Inflation cools. Fed pauses on rate hikes. Renters get a break. CFPB pushes ahead with open banking rules. FIS acquires BaaS platform Bond. Lower credit card late fees are no free lunch. PayPal SMB lending fills bank branch gap. Pagaya announces seventh ABS deal this year. Cross River and Momnt announce partnership.
Inflation Cools, Rate Hike Pause
U.S. inflation slowed in May, with prices up a more modest 4% year over year. That’s the slowest rate of inflation since March 2021 and slightly below what was expected for the month. Cooling inflation has given the Fed cover to take a pause on rate hikes. After 10 straight increases, the Fed held rates steady at its most recent meeting. But the central bank is seeking to make clear that its work isn’t yet done. It’s still projecting two additional rate hikes this year.
In what’s surely welcome relief for renters, price hikes have slowed considerably. New lease asking rents rose less than 2% in the last twelve months through May. And new lease rents are expected to fall on an annual basis for the first time since 2008.
Image: Wall Street Journal
CFPB Expects Final Open Banking Rules In 2024
The CFPB is slowly but surely advancing its agenda when it comes to open banking. Director Chopra outlined the bureau’s timeline in a blog post last week, saying it expects to release a proposed rule in the coming months and to finalize one in 2024. The rule, often referred to as “1033” for the section of Dodd-Frank that calls for it, has been a long time coming. The bureau hopes that requiring banks to enable consumers to share their data will promote competition, especially with the largest financial institutions.
Meanwhile, Chopra took aim at P2P payment platforms during his testimony in front of the House Financial Services Committee last week. Chopra argued that financial institutions aren’t working quickly enough to implement changes to protect consumers and make them whole when they fall victim to scams. Chopra specifically pointed to EWS-operated Zelle and PayPal-owned Venmo, saying they need to make sure they’re following the law as well as updated rules that they control.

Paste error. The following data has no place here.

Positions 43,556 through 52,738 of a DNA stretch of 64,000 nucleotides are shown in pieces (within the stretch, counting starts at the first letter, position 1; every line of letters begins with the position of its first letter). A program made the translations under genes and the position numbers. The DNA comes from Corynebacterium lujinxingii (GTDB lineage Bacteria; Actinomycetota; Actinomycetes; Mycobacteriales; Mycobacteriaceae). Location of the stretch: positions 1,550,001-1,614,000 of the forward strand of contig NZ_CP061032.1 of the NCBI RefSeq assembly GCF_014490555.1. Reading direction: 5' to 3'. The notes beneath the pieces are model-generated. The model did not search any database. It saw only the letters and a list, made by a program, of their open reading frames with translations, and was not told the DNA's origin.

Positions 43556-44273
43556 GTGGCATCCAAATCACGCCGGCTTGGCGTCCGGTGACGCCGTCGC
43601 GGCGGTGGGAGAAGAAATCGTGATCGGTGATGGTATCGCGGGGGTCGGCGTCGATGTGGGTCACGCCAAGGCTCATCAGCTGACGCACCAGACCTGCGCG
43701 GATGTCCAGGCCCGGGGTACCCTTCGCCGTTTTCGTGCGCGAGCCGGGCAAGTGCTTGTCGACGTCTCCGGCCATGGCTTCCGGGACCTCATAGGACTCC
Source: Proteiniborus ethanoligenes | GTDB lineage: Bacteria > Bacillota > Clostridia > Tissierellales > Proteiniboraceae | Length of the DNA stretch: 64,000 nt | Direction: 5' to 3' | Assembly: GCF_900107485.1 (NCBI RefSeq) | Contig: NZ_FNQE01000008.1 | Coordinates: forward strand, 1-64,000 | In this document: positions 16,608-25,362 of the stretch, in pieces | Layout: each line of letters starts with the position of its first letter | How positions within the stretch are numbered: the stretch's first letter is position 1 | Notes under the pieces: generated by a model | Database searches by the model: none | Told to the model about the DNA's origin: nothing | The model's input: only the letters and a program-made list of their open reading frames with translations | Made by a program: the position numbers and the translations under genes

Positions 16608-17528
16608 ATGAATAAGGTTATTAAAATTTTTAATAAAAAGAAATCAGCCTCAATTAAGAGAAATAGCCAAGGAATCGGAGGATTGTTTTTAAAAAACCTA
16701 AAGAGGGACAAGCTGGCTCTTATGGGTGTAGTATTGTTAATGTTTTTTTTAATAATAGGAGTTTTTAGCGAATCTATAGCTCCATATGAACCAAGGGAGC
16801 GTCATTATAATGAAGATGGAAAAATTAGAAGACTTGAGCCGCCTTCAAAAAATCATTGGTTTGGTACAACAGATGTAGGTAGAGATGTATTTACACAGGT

FIS Acquires Bond
Banking and payments services behemoth FIS has acquired banking-as-a-service platform Bond, according to reports from Fintech Business Weekly’s Jason Mikula, and confirmed by TechCrunch and others. Bond’s client roster includes neobanking, lending, and payments companies such as College Ave, Squire, FloatMe, Atomic, Staq, Flutterwave, and others. Coatue Management led Bond’s last financing round, which valued the company at $182Mn.
FIS and Bond have not publicly confirmed the acquisition nor terms of the deal. The acquisition is the latest sign of cooling fintech markets spreading beyond consumer companies to “picks and shovels” players. Additional consolidation in the BaaS platform space and more broadly in “fintech infrastructure” is likely in the coming months.
Lowering Credit Card Late Fees Won’t Be Without Consequences
Card issuers, understandably, aren’t happy about the CFPB’s push to cap credit card late fees at a relatively paltry $8. That would represent a steep cut from the $30+ most issuers charge for first-time late fees, and penalties that can rise above $40 for subsequent late payments. Card issuers say late fees serve as a motivator for cardholders to pay on time. Citi and Synchrony may provide examples of how the industry could respond to late fee caps.
Citi’s Simplicity card has no late fees, but it also has no rewards. Synchrony, a major private label and co-brand issuer, derives a greater share of revenue from late fees, which it shares with retail partners. Possible reactions to lower late fee revenue include adding or increasing annual membership fees, increasing APRs, reducing credit lines, limiting lending to riskier borrowers, or experimenting with new pricing strategies to deter late payments.
PayPal Lending Fills Bank Gap